Garters are articles of clothing: narrow bands of fabric fastened about the leg, used to keep up stockings, and sometimes socks. Normally just a few inches in width, they are usually made of leather or heavy cloth, and adorned with small bells and/or ribbons. In the eighteenth to twentieth centuries, they were tied just below the knee, where the leg was slenderest, to keep the stocking from slipping. The advent of elastic has made them less necessary from this functional standpoint, although they are still often worn for fashion. Garters are worn by men and women.
Garters in fashion 
There is a European wedding tradition for a bride to wear a garter to her wedding. As part of this European tradition, towards the end of the reception, the groom will remove his new wife's garter, which he tosses to the unmarried male guests. The symbolism to deflowering is unambiguous. Historically, this tradition relates to the belief that taking an article of the bride's clothing would bring good luck. In the Middle Ages, the groom's men would rush at the new bride to take her garters off her as a prize. As this often resulted in the destruction of the bride's dress, the tradition arose for the bride to surrender articles of her clothing, which were tossed to the guests, including the garter. Nowadays, the privilege of removing the bride's garter is reserved to the groom, while the bride will toss her bouquet.
Another superstition that has circulated is the male equivalent of the bride throwing her bouquet to the unmarried ladies. According to this superstition, the unmarried male wedding guest who successfully catches the garter will be the next man to be headed to the altar from the group of single men at that wedding. Traditionally, the man who caught the garter and the lady who caught the bouquet would share the next dance.
Garters were popular in the 1930s and 40s, and were a convenient way for ladies to carry small valuables, in place of a small purse.
In male fashion, a type of garter for holding up socks has continued as a part of male dress up to the present, although its use may be considered somewhat stodgy.
Order of the Garter 
A famous "garter" in English is the Order of the Garter, which traces its history to the Middle English poem Sir Gawain and the Green Knight. In the poem, Gawain accepts a girdle (very similar in function and connotation to a garter) from the wife of his host (while resisting her carnal temptations) to save his life and then wears it as a mark of shame for his moral failure and cowardice. King Arthur and his men proclaim it no shame and begin, themselves, to wear the girdle to indicate their shared fate. At that point, however, the garter was a larger garment that was used as a foundation.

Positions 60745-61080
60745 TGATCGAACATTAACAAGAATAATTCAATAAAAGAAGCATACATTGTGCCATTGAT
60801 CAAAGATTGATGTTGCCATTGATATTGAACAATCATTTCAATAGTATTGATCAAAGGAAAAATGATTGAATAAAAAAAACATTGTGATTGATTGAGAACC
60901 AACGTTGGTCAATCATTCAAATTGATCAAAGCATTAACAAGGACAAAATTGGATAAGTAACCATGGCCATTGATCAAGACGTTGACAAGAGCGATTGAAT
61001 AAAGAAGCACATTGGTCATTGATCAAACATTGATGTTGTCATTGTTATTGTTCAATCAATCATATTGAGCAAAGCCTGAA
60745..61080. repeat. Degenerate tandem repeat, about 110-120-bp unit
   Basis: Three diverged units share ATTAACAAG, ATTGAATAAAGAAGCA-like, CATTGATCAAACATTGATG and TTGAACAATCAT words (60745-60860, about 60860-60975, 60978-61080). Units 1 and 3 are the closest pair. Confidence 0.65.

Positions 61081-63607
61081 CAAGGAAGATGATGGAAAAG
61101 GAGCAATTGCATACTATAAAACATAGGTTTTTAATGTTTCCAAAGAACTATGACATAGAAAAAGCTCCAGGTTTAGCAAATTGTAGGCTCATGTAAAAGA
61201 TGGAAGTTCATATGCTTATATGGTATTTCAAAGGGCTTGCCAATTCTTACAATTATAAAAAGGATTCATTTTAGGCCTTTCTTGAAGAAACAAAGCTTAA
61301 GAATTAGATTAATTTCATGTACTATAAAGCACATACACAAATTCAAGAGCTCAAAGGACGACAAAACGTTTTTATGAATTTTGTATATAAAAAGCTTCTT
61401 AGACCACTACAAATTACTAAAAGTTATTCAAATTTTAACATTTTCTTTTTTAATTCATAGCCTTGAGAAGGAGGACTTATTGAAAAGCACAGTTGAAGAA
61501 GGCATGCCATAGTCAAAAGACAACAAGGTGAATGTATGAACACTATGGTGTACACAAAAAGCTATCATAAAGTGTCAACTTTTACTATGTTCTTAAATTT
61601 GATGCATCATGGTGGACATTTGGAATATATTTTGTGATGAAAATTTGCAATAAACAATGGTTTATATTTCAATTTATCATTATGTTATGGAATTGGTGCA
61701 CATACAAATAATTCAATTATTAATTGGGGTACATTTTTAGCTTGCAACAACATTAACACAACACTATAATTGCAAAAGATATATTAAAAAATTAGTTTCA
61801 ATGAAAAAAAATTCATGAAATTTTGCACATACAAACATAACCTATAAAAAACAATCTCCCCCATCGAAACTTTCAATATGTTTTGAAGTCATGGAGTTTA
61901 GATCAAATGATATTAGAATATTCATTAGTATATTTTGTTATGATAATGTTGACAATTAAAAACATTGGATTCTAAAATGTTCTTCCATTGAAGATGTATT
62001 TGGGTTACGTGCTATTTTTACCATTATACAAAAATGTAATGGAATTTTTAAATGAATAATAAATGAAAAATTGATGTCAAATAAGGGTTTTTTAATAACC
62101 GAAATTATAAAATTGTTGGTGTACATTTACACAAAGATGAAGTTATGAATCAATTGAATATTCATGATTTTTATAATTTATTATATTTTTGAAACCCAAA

The Order, which is the oldest and highest British Order of Chivalry, was founded in 1348 by Edward III. The Order consists of Her Majesty The Queen who is Sovereign of the Order, His Royal Highness The Prince of Wales and 24 Knights Companions.
The origin of the symbol of the Most Noble Order of the Garter, a blue 'garter' with the motto Honi Soit Qui Mal Y Pense will probably never be known for certain as the earliest records of the order were destroyed by fire, however the story goes that at a ball possibly held at Calais, Joan Countess of Salisbury dropped her garter and King Edward, seeing her embarrassment, picked it up and bound it about his own leg saying in French, "Evil [or shamed] be he that thinks evil of it." This story is almost certainly a later fiction. This fable appears to have originated in France and was, perhaps, invented to discredit the Order. There is a natural unwillingness to believe that the world's foremost Order of Chivalry had so frivolous a beginning.